For this midsummer weekend, Lama Jampa visited Bristol to continue teaching Sakya Pandita's pithy and clear 'Reply to Nyimo Gomchen' and give the initiation of Green Tara, (Shakyashribhadra tradition), followed by a relaxed and insightful questions and answers session on Sunday morning.
This was Part 2 in the series of teachings on Sakya Pandita's text, with this section dealing with profound questions about the nature of mind and how authentic experience of the nature of reality can be achieved. Lama Jampa also reminded students about how helpful this text is for Buddhist students today, 800 years after it was composed. Through his responses to the meditator Nyimo Gomchen, Sakya Pandita addresses many of the mistaken ideas about Buddhist practice around in the early years of Buddhism in Tibet, which can also be seen today in the West.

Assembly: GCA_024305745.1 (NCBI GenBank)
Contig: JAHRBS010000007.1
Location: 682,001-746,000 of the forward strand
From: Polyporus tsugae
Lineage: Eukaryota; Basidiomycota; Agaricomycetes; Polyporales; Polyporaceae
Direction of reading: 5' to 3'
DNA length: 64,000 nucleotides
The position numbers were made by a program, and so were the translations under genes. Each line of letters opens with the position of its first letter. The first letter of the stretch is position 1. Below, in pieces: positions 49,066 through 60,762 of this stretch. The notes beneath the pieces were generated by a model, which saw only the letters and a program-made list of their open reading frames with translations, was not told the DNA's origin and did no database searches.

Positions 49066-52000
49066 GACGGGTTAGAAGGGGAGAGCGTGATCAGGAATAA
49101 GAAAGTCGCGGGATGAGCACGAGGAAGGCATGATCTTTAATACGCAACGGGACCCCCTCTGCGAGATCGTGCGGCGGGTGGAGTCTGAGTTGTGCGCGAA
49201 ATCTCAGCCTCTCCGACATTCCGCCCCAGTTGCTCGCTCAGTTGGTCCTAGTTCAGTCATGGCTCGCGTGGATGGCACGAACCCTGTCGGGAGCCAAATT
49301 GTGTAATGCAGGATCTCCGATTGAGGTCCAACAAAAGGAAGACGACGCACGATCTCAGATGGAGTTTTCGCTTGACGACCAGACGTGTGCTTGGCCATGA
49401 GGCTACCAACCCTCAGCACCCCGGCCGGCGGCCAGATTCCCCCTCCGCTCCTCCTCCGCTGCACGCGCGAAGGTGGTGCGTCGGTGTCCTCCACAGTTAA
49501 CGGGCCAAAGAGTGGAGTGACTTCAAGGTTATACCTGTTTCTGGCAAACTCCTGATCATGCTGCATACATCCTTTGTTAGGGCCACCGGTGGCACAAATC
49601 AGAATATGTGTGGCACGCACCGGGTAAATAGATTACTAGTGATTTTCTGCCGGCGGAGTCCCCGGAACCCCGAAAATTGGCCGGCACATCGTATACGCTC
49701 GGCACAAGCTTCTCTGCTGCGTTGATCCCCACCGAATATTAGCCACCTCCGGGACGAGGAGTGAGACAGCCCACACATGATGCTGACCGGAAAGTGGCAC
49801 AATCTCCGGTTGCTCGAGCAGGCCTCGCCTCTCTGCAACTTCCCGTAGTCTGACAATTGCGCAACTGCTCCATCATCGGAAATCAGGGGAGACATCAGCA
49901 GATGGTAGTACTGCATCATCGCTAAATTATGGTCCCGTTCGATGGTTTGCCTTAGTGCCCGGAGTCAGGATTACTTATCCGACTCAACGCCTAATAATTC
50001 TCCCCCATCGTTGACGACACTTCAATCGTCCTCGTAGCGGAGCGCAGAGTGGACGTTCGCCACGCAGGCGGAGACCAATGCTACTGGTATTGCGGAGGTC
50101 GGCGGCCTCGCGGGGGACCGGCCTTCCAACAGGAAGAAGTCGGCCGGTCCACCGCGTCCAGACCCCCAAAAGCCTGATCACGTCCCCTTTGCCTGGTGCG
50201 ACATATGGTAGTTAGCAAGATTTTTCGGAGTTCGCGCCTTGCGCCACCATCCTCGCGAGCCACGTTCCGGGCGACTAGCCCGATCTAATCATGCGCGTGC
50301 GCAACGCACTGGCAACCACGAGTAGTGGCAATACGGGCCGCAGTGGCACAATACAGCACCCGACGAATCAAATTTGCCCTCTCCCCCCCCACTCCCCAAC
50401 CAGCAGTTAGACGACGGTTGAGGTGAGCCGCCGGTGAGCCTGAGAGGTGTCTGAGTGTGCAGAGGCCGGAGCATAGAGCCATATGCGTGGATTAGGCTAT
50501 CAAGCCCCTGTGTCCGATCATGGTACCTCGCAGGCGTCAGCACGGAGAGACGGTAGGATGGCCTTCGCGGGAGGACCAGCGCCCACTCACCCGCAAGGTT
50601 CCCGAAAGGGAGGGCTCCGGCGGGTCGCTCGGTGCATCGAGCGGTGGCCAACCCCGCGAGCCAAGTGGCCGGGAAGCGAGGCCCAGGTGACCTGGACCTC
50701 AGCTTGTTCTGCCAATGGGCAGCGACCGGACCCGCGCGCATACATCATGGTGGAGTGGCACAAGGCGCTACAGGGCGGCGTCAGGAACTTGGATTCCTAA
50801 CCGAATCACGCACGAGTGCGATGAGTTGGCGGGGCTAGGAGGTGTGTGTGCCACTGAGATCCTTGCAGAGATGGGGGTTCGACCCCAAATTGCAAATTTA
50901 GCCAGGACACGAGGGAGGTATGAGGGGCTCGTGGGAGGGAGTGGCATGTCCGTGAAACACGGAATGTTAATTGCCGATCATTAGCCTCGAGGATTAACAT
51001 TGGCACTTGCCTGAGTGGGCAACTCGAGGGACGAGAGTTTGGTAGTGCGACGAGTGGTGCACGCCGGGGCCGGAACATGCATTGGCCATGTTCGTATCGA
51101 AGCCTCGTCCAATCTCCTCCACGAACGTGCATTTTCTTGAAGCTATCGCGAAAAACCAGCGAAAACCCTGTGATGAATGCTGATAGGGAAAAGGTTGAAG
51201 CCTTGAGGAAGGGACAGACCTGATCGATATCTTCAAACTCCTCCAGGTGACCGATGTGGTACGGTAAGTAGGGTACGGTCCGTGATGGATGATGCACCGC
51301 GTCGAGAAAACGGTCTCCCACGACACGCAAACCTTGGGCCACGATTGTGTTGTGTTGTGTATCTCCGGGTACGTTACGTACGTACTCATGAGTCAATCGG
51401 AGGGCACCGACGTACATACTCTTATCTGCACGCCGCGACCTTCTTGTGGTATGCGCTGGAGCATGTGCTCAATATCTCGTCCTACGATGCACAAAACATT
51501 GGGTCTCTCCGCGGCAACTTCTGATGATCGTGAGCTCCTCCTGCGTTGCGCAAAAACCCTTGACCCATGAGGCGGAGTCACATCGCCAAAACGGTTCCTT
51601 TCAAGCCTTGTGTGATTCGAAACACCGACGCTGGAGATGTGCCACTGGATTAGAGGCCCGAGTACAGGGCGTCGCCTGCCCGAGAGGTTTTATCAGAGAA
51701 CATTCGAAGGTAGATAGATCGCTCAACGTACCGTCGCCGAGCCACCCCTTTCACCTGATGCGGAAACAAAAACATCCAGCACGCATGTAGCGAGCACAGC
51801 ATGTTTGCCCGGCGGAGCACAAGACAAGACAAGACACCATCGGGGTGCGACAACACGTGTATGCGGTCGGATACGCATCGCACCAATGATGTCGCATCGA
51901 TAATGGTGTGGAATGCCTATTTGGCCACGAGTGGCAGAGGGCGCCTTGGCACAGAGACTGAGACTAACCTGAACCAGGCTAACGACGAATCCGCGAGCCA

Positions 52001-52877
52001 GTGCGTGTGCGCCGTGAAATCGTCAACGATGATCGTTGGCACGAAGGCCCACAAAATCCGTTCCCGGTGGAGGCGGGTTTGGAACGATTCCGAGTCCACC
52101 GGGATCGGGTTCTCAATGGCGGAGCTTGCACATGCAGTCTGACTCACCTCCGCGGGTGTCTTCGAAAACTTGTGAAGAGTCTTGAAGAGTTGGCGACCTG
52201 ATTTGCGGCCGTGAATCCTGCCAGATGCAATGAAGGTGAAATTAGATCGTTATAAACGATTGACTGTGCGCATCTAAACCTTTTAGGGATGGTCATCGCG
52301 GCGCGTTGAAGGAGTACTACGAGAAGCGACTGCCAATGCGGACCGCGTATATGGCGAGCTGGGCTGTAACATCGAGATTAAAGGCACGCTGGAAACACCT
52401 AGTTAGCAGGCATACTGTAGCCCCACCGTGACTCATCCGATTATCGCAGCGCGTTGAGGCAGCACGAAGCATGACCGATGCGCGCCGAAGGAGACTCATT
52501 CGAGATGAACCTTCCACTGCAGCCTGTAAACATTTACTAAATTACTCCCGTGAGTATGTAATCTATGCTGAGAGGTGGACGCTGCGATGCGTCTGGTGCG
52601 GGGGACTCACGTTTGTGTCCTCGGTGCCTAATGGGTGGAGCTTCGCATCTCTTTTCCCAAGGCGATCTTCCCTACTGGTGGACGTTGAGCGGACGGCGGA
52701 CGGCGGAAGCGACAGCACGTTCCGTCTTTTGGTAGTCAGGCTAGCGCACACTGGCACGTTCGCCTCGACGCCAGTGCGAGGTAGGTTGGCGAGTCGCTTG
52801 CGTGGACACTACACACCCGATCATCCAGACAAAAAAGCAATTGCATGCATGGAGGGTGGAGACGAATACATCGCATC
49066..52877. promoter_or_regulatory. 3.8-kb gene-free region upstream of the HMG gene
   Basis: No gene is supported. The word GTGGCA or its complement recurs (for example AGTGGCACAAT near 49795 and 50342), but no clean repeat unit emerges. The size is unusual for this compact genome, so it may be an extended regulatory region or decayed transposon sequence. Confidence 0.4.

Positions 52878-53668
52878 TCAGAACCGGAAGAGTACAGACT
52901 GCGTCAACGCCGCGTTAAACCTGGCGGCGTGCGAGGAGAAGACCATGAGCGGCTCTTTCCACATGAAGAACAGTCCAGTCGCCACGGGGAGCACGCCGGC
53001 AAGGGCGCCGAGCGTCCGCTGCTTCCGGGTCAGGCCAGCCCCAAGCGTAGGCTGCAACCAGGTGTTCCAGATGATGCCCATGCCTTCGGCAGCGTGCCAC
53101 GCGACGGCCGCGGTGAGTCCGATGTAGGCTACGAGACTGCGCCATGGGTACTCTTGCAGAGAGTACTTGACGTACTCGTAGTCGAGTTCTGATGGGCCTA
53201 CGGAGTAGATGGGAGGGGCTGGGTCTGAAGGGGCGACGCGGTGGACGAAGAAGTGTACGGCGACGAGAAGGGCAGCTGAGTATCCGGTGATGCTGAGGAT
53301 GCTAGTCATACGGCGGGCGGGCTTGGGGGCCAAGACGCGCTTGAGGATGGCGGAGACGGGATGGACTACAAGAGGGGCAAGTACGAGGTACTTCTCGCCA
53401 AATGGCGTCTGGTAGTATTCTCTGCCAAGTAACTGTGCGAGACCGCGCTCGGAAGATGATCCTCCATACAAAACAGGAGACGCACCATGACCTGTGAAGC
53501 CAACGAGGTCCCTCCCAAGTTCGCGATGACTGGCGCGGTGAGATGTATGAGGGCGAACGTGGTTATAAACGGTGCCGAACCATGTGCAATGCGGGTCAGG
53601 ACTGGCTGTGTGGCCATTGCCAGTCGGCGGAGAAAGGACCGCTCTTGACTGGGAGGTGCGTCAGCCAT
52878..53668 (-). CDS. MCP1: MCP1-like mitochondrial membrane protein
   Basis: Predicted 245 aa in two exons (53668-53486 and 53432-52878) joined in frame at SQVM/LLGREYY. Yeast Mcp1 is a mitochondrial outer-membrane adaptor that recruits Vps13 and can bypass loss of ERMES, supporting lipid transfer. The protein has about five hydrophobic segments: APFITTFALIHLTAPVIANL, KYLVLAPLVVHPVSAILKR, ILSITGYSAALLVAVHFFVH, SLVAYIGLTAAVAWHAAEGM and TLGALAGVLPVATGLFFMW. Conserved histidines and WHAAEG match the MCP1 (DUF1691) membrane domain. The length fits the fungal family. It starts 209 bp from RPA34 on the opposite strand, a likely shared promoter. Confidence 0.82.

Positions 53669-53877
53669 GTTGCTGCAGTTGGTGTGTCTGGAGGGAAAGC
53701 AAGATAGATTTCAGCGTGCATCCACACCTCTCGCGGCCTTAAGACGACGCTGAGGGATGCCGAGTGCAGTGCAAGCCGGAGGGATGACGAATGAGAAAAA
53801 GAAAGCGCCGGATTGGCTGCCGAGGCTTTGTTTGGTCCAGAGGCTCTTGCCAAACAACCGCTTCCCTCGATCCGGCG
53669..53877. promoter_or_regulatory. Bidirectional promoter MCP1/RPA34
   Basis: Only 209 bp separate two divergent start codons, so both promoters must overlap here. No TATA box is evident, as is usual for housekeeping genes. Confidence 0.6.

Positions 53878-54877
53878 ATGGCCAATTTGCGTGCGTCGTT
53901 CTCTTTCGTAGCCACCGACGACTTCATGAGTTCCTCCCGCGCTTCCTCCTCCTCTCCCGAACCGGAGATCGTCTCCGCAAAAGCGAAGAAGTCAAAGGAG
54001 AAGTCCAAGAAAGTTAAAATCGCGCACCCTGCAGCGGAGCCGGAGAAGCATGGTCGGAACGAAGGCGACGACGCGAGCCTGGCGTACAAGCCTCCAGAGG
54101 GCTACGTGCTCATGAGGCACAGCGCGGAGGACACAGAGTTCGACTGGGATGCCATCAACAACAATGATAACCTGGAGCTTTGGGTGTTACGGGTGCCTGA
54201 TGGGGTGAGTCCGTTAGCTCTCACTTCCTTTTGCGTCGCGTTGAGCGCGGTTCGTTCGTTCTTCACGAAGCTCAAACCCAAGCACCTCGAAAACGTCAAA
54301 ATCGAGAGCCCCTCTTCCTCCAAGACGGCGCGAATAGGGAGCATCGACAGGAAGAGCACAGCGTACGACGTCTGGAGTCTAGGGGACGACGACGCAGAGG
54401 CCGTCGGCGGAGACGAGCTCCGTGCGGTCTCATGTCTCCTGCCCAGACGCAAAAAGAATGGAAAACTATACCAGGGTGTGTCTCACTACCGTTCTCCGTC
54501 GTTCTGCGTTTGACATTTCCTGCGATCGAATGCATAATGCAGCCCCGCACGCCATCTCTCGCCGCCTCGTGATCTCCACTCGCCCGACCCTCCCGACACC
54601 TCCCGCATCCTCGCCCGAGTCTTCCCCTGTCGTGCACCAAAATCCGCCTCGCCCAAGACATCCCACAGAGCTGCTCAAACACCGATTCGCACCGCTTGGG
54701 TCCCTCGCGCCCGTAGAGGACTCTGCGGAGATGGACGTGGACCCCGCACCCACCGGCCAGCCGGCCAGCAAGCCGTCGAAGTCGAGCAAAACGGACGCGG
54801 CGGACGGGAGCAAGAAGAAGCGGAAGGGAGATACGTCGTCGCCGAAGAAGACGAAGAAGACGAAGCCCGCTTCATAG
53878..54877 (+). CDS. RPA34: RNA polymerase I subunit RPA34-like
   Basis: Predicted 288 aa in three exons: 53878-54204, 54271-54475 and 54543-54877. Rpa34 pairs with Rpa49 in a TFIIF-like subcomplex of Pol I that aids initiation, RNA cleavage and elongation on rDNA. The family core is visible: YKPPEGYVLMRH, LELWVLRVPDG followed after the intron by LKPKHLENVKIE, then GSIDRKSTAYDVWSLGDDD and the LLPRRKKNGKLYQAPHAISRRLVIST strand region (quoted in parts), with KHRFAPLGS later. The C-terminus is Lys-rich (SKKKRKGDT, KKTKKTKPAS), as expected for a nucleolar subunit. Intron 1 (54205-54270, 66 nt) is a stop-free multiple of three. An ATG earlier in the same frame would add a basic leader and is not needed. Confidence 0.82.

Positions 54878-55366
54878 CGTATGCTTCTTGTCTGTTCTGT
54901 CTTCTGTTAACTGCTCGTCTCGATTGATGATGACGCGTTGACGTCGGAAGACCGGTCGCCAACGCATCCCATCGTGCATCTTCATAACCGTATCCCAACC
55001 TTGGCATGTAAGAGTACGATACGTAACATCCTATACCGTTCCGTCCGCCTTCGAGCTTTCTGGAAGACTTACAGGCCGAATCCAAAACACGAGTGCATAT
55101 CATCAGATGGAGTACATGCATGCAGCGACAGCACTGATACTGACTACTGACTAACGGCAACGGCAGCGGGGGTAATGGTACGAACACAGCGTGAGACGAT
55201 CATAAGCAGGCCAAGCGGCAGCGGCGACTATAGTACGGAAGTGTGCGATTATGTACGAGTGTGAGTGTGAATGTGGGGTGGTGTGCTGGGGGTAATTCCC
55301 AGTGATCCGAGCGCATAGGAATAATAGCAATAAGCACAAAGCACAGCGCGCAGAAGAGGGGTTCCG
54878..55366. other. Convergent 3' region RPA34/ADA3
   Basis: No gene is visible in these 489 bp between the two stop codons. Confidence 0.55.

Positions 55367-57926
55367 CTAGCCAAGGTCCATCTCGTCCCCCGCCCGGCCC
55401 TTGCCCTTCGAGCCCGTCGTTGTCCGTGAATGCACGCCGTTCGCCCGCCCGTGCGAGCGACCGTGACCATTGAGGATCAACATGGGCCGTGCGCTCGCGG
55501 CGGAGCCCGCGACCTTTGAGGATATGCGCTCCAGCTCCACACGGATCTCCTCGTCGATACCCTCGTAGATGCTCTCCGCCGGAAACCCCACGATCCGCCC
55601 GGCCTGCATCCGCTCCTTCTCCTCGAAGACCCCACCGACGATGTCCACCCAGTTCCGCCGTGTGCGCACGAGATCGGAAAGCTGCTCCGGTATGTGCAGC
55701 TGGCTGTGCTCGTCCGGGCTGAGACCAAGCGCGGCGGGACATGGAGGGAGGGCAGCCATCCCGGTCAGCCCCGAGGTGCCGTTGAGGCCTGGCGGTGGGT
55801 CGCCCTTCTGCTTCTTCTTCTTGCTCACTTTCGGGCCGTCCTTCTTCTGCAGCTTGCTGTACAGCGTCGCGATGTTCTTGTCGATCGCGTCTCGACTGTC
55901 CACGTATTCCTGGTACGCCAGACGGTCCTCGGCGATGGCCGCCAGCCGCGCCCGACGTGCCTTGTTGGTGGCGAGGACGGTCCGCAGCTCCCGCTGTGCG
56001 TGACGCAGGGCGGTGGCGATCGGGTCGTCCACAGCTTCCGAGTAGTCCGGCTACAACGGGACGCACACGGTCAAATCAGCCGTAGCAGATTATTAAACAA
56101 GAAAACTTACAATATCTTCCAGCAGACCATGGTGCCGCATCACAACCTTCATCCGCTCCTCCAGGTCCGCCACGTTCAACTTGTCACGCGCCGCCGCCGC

In the afternoon, as well as giving Refuge to new practitioners, Lama Jampa bestowed the initiation of Green Tara from the lineage of Indian master Shakyasrhibhadra, one of Sakya Pandita's main teachers. Meditation on Green Tara is one of the most widely practised in Tibetan Buddhism. Known as 'she who is swift to liberate', this deity is the embodiment of the activity of all the buddhas and her initiation and meditation are especially effective means of awakening one’s capacity for enlightened compassion.
Sunday morning saw some more profound questions, this time in the setting of the Sakya Buddhist Centre shrine room. Students asked about topics ranging from the nature of emptiness to how to practise dharma in the context of work and family life. Around 50 people had the opportunity to hear Lama Jampa answer each with skill, clarity and compassion, with some laughter too at times.
The answers will be made available more widely online in the near future - follow Lama Jampa on Facebook to learn more. To keep up to date with Sakya Buddhist Centre events, you can also find us on Sakya Buddhist Centre Facebook.
Sakya Buddhist Centre will be happy to welcome Lama Jampa Thaye to Bristol again in the autumn.